Elder, Glen H., Jr., Michael J. Shanahan, and Elizabeth C. Clipp. 1994. “When War Comes to Men's Lives: Life Course Patterns in Family, Work and Health.” Psychology of Aging 9:5 – 16.

Erikson, Erik 1968. Identity: Youth and crisis. New York: W.W. Norton.

George, Linda K. 1993. “Sociological Perspectives on Life Transitions.” Annual Review of Sociology 19:353 - 373.

Kinney, David A. 1999. “From "Headbangers" to "Hippies": Delineating Adolescent Active Attempts to Form an Alternative Peer Culture.” Pp. 21-35 in The Role of Peer Groups in Adolescent Social Identity: Exploring the Importance of Stability and Change, edited by J. A. McLellan and M. V. Pugh. San Francisco, CA: Jossey-Bass.

Klapp, Orrin E. 1958. “Social Types: Process and Structure.” American Sociological Review 6:674 – 678.

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Adolescent Victimization, Education, and Socioeconomic Attainment in Later Life.” Journal of Research on Adolescence 14:127 - 158.

Milner, Murray Jr. 2004. Freaks, Geeks, and Cool Kids. New York: Routledge.

Mortimer, Jeylan T. 2003. Working and Growing Up in America. Cambridge: Harvard University Press.

Sampson, Robert J. and John H. Laub. 1993. Crime in the Making: Pathways and Turning Points through Life. Cambridge, MA: Harvard University.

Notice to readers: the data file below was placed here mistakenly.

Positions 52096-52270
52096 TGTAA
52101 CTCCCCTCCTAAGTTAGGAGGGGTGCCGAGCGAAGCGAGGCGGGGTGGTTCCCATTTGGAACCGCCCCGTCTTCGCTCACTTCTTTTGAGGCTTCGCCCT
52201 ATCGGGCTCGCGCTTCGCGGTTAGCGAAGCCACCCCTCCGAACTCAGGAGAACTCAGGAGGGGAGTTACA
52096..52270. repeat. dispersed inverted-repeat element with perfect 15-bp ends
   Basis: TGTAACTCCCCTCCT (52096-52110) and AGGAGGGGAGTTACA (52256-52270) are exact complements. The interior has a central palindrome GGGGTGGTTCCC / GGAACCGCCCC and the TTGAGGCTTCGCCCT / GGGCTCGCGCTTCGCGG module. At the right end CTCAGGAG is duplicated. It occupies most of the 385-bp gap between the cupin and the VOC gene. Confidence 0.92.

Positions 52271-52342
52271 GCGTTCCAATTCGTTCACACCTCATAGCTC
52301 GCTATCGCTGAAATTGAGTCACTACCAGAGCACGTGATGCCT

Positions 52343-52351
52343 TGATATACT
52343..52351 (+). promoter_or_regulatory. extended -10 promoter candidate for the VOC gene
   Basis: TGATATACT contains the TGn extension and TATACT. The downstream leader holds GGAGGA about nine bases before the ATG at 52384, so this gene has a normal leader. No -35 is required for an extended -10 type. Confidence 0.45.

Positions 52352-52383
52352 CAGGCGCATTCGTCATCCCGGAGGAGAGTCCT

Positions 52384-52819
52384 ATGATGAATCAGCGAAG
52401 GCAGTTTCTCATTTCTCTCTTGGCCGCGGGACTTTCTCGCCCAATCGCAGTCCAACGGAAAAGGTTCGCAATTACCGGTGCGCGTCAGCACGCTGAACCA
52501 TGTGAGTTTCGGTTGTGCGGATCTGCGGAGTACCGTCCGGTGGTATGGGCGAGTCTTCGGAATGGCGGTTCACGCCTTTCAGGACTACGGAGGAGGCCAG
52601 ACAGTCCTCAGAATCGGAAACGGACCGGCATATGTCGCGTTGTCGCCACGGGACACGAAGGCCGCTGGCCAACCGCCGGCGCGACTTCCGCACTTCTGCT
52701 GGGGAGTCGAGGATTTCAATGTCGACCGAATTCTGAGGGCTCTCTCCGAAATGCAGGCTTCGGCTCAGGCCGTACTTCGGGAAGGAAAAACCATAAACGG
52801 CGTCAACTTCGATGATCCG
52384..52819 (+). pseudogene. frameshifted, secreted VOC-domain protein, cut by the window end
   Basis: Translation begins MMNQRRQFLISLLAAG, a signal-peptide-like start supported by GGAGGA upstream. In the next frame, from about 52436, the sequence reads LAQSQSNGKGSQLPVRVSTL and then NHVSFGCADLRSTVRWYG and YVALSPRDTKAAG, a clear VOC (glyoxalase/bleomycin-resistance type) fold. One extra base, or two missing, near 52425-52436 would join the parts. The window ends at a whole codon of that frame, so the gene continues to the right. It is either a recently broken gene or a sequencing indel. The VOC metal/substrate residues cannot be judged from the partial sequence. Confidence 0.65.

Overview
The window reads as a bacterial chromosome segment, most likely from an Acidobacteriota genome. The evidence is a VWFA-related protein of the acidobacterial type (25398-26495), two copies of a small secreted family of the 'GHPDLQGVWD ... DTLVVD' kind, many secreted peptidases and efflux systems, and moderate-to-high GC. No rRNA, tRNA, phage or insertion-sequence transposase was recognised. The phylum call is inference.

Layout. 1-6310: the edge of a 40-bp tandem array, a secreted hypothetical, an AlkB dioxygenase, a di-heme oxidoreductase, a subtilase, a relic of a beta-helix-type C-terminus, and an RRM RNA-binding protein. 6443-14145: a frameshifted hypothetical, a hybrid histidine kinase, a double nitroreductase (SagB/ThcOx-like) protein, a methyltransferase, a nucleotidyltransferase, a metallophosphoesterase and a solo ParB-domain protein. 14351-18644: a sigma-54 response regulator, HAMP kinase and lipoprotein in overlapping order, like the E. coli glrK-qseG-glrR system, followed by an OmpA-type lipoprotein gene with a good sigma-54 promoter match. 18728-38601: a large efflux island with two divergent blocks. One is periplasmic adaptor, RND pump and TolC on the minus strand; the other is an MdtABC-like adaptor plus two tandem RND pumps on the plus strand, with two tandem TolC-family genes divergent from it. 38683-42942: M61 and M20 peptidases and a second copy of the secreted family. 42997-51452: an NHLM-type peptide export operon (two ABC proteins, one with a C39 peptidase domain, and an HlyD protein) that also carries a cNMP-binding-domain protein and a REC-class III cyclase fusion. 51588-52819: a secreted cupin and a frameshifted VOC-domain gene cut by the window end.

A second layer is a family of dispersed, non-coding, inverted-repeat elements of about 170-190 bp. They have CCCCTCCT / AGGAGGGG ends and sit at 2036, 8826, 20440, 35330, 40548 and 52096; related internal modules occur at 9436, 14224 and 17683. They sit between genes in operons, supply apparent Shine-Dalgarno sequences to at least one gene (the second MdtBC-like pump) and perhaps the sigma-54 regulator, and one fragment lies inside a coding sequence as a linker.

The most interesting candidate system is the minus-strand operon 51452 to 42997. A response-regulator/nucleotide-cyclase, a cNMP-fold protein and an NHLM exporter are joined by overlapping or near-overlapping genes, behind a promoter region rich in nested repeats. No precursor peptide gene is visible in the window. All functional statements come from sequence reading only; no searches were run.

Shanahan, Michael J. and Ross Macmillan. 2007. Biography and the Sociological Imagination: Contexts and Contingencies. New York: W. W. Norton.

Stone, Margaret R. and Bradford B. Brown. 1999. “Identity Claims and Projections:

Descriptions of Self and Crowds in Secondary Schools.” Pp. 7-20 in The Role of Peer Groups in Adolescent Social Identity: Exploring the Importance of Stability and Change, edited by J. A. McLellan and M. J. V. Pugh. San Francisco, CA: Jossey-Bass.

Stryker, Sheldon. 1968. “Identity Salience and Role Behavior.” Journal of Marriage and the Family. 30:558 – 564.

———. 1980. Symbolic Interactionism: A Social Structural Version. Pal Alto, CA: Benjamin/Cummings.

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CHAPTER 2

INTEGRATING IDENTITY THEORY AND THE LIFE COURSE PERSPECTIVE: THE CASE OF ADOLESCENT RELIGIOUS BEHAVIOR

ABSTRACT

Managing one’s identity across time and through major life changes is a key process